Walking down Whiston Street today, it’s largely the typical London juxtaposition of council, ex-council and flashy new-build housing. However one building, a grand public site that’s now boarded off, caught my eye.
Haggerston Baths opened to the public in 1904, the project of Alfred Cross (b.1858), who had made bath design something of a specialty and was responsible for 11 London public baths.
In 1904, following the public opening, the Hackney and Kingsland Gazette exclaimed that is was sorely needed; “not as a luxury, but as an absolute necessity.” This was in reaction to the outbreak of cholera in the area and because, at the time, most houses in Haggerston did not have their own baths.
Apparently at the opening ceremony in 1903, Alderman E J Wakeling, Vice-Chair of the Baths Committee, swam a length of the pool (underwater!)
It had a main central pool as well as 91 slipper baths (a type of claw-footed bath with one end higher than the other for easy lounging) and 60 wash houses.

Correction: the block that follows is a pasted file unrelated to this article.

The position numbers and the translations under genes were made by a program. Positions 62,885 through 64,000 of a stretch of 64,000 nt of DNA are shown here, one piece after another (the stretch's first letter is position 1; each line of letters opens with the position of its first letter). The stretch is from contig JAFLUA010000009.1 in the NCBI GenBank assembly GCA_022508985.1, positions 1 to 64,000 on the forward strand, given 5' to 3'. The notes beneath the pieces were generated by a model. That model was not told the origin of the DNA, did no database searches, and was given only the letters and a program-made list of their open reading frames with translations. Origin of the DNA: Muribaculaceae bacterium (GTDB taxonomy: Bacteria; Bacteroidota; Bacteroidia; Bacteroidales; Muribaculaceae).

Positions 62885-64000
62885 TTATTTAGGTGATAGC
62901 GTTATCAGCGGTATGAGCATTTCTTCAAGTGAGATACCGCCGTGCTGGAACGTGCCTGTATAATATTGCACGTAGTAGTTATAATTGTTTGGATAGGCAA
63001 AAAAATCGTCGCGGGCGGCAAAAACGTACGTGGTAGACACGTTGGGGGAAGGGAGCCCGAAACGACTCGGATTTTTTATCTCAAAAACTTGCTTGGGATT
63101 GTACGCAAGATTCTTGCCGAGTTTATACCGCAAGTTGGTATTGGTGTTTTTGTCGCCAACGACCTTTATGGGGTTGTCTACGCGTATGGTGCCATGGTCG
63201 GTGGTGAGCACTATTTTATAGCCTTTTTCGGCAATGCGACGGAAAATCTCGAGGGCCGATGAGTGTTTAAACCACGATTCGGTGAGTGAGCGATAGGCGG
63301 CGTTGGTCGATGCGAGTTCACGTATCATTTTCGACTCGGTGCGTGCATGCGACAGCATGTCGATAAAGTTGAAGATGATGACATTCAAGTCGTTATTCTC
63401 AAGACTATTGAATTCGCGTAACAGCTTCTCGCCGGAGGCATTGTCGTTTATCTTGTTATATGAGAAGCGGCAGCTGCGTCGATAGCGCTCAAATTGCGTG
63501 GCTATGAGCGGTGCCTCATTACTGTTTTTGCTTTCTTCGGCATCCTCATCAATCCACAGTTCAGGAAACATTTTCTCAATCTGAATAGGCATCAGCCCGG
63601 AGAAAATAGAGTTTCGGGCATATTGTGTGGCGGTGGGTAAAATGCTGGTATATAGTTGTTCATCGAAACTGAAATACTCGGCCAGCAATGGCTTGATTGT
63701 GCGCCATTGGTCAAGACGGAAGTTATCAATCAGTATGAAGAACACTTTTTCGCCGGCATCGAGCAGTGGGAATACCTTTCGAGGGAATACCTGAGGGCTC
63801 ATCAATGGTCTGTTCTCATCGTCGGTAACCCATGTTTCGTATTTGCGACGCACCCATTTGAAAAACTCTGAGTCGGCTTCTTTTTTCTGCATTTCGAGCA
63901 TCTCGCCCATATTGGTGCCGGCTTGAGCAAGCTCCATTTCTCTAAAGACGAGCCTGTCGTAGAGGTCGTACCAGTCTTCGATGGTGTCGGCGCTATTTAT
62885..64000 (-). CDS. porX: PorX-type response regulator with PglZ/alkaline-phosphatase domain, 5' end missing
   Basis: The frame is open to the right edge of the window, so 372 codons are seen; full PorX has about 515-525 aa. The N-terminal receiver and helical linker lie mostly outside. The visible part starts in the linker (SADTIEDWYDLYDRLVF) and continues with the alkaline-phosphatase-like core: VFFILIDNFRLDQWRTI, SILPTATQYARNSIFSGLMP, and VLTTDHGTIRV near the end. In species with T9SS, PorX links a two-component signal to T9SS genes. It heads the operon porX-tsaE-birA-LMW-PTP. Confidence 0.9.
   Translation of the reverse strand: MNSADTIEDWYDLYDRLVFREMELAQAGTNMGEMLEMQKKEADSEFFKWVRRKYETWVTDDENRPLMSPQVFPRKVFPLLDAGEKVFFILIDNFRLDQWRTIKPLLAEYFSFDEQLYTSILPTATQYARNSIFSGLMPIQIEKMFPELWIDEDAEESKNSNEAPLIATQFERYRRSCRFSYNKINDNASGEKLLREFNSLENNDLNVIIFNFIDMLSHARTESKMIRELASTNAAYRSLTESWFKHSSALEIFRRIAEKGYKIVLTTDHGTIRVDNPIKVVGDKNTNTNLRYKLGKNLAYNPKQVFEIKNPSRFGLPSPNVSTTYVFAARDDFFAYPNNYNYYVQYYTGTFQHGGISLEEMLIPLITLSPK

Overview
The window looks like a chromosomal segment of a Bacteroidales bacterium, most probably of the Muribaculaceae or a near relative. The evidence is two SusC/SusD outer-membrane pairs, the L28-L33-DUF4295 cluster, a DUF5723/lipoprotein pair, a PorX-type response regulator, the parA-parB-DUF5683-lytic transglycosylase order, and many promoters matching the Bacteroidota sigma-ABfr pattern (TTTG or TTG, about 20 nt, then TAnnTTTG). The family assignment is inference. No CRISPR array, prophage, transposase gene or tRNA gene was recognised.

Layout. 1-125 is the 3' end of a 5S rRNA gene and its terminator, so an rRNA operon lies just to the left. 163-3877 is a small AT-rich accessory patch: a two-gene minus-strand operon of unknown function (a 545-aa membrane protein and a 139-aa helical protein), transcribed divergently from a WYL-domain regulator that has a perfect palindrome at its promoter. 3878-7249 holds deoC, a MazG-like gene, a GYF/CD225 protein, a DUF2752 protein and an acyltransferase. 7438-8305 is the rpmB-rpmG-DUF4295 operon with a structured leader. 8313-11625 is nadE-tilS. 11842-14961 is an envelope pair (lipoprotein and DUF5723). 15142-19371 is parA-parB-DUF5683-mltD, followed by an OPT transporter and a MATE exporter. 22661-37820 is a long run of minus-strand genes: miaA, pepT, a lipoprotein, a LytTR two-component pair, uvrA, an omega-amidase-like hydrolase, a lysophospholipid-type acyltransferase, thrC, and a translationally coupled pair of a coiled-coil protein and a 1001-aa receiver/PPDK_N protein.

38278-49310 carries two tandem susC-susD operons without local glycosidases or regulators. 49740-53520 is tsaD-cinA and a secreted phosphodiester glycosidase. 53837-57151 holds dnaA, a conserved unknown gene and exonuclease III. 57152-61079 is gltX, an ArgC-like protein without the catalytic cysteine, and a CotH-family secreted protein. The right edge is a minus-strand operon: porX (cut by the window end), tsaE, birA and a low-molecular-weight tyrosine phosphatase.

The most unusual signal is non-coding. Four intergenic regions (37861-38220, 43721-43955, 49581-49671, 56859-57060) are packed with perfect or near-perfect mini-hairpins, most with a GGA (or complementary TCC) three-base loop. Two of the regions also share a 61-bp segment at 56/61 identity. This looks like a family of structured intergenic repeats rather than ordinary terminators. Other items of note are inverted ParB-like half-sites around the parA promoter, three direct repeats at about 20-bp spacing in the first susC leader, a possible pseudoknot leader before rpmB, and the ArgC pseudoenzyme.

The baths closed in February 2000 as they were in extensive need of repairs.
There was a brief period of elation within the community in 2009 when a £5million grant was announced to re-open the pool, but the credit crunch put an end to that, with the council withdrawing funds.
Since 2013 the Victorian Society earmarked it as a site of potential risk for demolition and the Save Haggerston Pool campaign launched in 2010.
Currently it seems as if BNP Paribas Real Estate are now in control of the building, and as of November 2017 they seem to have no plans to reinstate the baths.